edit on 20-1-2012 by mcdgray129 because: (no reason given)



posted on Jan, 20 2012 @ 09:15 PM
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reply to post by mcdgray129
 


Yeah...Unfortunately, in this day and age...the ability to resist a false arrest is probably more likely to get you into even more trouble. They could say they were arresting you for almost anything. Maybe not at the time...but especially if there's no audio like this one has they can come up with almost anything even later on, and charge you with it just to get around the false arrest issue.

Yeah...it really does suck. But what can you really do about it?



posted on Feb, 5 2012 @ 07:58 AM
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If the officer turns the dash camera off, then said officer plans to do something with the intent of concealing an act from public record. The officer was obviously the aggressor in this situation; witness as he paces back and forth as the man slowly walks up to him. I couldn't place where I had seen this type of behavior before and then it hit me, Animal Planet.



posted on Feb, 5 2012 @ 08:00 AM
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reply to post by popsmayhem
 


No he didn't! Did you even watch the video???
Maybe it was in his pocket, but he didn't have a knife on him when the cop kicked him. The cop could have got in his cruiser and waited for back up.

The cop turned off his dash cam and audio.. he knew he was about to do something wrong. He had full intention to from the moment he turned that equipment off. Maybe he was hoping for a thrill kill.

Just one more example of the state of the police in this country, throw it on the pile.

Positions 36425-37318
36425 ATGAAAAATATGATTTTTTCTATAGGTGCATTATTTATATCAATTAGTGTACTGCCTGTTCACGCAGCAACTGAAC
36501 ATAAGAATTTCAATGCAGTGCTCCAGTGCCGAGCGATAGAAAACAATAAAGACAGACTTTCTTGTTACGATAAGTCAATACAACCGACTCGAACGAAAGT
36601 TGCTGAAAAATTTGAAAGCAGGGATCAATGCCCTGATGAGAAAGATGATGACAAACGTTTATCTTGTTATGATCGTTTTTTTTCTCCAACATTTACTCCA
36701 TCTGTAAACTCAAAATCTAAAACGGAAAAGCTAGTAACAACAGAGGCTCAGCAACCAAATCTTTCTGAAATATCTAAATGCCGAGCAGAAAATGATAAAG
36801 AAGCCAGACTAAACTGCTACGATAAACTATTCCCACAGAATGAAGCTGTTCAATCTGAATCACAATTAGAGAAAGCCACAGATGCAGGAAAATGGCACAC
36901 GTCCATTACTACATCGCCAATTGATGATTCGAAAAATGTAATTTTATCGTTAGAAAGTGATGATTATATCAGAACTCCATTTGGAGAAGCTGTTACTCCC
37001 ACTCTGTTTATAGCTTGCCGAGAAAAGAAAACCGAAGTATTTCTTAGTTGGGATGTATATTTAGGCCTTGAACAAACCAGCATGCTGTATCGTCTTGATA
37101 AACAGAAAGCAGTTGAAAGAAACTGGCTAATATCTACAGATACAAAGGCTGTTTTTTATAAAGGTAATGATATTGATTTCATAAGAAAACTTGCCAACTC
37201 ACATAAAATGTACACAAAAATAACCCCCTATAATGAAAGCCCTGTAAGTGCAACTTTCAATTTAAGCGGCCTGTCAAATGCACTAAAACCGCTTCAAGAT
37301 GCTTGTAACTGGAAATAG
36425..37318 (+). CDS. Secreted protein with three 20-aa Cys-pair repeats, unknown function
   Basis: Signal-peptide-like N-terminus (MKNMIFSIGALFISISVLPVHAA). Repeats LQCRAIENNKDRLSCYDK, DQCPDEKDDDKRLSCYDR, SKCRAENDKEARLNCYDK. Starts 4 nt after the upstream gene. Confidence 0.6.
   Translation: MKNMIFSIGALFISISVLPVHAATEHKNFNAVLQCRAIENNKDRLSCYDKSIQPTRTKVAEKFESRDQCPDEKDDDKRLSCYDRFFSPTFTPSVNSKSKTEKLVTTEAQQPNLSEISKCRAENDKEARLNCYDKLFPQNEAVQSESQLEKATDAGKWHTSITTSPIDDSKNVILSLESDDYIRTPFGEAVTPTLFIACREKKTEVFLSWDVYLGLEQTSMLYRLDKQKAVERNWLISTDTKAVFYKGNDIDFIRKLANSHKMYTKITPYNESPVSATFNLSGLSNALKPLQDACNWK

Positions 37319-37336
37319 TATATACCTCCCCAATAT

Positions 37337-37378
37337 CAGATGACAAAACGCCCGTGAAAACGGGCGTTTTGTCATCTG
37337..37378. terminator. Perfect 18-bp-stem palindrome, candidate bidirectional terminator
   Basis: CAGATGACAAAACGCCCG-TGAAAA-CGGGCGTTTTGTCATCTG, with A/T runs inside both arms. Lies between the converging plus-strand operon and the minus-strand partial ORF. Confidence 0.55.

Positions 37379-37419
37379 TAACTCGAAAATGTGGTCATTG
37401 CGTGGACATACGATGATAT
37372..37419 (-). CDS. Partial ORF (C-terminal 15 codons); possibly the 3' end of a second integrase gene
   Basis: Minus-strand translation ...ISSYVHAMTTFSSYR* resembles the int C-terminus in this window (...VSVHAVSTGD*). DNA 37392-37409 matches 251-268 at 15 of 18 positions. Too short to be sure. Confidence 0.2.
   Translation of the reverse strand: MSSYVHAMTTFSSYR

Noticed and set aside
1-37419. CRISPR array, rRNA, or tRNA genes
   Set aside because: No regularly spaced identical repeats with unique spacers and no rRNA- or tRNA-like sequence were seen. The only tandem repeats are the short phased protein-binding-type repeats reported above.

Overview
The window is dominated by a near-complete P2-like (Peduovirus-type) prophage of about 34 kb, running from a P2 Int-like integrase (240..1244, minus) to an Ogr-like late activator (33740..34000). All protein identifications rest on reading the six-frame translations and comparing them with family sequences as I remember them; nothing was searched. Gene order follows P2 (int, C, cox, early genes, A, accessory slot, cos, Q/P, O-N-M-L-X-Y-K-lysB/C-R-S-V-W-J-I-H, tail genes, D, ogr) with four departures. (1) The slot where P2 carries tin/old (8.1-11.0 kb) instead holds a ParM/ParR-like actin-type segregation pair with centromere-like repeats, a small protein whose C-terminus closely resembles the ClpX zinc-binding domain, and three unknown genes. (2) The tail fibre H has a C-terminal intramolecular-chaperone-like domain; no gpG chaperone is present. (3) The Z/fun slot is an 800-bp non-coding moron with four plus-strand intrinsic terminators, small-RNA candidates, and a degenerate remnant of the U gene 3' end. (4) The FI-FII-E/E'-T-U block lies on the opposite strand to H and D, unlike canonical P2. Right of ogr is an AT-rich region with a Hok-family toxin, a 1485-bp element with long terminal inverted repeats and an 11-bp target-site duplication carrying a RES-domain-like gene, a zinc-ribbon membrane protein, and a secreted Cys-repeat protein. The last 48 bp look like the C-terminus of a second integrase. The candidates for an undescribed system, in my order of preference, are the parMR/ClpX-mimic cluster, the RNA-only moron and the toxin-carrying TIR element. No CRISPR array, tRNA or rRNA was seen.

That's cops for you. Worthless.
edit on 5-2-2012 by GogoVicMorrow because: (no reason given)



posted on Feb, 5 2012 @ 08:03 AM
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Originally posted by Magnificient
reply to post by webpirate
 


We don't pay our cops to hide in a car. The procedure was picture perfect.




Even the cop knew that what he was about to do was not okay(turning off camera), yet you, mister internet karate master, are here to say it was all good?

You miss a few nuts and bolts...I don't know why people take you serious enough to reply to your, obviously deranged posts.



posted on Feb, 5 2012 @ 08:05 AM
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reply to post by Magnificient
 


Are you trolling? The procedure was the furthest thing from perfect. I hope the cop lands in jail and the family sues.



posted on Feb, 5 2012 @ 08:13 AM
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Originally posted by groingrinder
When are the GOOD COPS going to come forward and weed the thugs, gangsters, and misfits out of their own midst?
Probably around the same time that the "moderate muslims" do the same with their psychos.